Interplay between somatic disease burden and depression in late life
Hi there Federico Triolo! You are soon to defend your thesis entitled "Depression and chronic diseases in old age: understanding their interplay for better health". What is the main focus?
The primary aim of my thesis is to investigate the interplay between somatic disease burden and depression in late life, with a particular focus on the clinical complexity and longitudinal course of both conditions. We tried to answer this research question within the Swedish National Study on Aging and Care in Kungsholmen (SNAC-K), a population-based cohort of older people who have been regularly followed up for over two decades.
First, we showed that depressive symptoms are highly interconnected in old age, with specific ones such as reduced appetite, cognitive difficulties, and suicidal thoughts bridging somatic diseases and other depressive symptoms.
In subsequent studies, we explored bidirectional associations and obtained several findings. For instance, individuals with major and subsyndromal depression experienced an accelerated accumulation of somatic diseases over time. At a symptom level, a higher burden of cognitive symptoms of depression such as concentration difficulties and memory complaints was found to be a marker of rapid somatic disease accumulation.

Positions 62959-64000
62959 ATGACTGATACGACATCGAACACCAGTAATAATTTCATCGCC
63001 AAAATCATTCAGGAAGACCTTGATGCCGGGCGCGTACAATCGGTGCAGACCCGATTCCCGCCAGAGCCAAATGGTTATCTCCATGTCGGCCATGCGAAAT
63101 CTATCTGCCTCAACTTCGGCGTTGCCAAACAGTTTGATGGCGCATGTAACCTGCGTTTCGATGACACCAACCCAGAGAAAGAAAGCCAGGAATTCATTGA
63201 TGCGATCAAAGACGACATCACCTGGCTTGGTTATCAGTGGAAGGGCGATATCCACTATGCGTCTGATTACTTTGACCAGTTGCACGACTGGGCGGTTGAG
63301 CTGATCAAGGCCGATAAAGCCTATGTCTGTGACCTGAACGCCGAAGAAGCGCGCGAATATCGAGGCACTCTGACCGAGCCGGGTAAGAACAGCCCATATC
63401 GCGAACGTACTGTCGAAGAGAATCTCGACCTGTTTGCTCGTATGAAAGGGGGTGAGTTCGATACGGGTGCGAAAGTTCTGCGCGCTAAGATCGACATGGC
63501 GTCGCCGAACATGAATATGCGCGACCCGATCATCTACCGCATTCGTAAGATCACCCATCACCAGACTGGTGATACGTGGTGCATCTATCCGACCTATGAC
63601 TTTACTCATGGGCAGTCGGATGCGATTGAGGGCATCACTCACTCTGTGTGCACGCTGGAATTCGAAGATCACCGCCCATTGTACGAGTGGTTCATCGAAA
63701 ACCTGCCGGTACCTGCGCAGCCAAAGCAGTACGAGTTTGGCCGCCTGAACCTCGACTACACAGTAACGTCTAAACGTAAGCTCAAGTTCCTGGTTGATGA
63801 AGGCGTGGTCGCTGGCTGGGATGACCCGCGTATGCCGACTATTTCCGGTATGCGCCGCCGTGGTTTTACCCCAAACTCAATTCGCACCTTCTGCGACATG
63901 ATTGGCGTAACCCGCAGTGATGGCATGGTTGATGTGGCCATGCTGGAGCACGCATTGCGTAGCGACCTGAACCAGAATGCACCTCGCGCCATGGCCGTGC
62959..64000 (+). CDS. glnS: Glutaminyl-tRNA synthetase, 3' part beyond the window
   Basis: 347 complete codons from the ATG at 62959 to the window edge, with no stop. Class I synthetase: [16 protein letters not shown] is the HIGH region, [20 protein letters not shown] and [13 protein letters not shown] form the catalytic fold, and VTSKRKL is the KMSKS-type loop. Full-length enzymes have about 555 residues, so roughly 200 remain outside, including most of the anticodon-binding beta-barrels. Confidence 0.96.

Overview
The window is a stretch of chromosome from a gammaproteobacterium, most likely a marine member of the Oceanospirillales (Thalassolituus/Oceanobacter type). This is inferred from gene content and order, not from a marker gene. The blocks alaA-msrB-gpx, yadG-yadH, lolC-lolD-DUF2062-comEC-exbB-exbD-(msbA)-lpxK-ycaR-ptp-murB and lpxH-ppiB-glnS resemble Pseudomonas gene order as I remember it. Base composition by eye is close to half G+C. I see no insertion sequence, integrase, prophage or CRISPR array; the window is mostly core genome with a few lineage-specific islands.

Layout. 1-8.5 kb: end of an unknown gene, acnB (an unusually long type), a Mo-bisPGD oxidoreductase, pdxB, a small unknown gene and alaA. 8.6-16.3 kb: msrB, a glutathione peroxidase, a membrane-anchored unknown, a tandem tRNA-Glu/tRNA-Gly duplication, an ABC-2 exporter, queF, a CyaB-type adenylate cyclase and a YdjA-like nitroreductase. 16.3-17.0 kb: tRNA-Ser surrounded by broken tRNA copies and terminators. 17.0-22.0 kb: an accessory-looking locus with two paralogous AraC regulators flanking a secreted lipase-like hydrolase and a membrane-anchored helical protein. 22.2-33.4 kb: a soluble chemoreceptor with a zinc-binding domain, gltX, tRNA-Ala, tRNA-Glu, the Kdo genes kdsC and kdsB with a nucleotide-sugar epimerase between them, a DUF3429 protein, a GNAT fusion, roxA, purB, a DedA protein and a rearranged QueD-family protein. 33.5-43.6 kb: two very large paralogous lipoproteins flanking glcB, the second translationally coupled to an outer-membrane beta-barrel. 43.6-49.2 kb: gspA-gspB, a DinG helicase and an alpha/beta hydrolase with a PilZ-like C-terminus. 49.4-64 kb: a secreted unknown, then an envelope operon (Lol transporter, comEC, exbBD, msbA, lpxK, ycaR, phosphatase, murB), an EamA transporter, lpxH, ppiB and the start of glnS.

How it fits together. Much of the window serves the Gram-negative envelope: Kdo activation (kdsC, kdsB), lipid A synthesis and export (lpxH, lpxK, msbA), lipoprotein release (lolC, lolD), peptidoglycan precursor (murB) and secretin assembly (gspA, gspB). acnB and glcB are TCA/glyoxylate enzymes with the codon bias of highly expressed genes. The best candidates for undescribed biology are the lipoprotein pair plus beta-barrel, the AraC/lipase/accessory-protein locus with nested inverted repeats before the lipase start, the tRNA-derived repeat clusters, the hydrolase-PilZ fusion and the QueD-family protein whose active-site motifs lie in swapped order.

Conversely, a higher burden of somatic diseases, in terms of both disease count and composition (e.g., cardiometabolic burden), was linked to a higher risk of developing depression.
Lastly, we examined the natural course of late-life depression and observed that somatic disease burden predicts both progression and recovery across different depressive symptom states.
How can this knowledge contribute to the improvement of people's health?
The findings could help improve geriatric care by providing an improved understanding of how depression and somatic health are linked in older age.
A thorough consideration of the clinical presentation and longitudinal course that characterize depression and somatic disease burden may contribute to person-centered care provision, enhanced risk stratification, and the design of tailored interventions to address the complex health needs of older individuals.
What are your future plans?
My immediate plans include continuing research in geriatric psychiatry as a postdoctoral researcher, although I do not exclude the possibility to return to some clinical practice.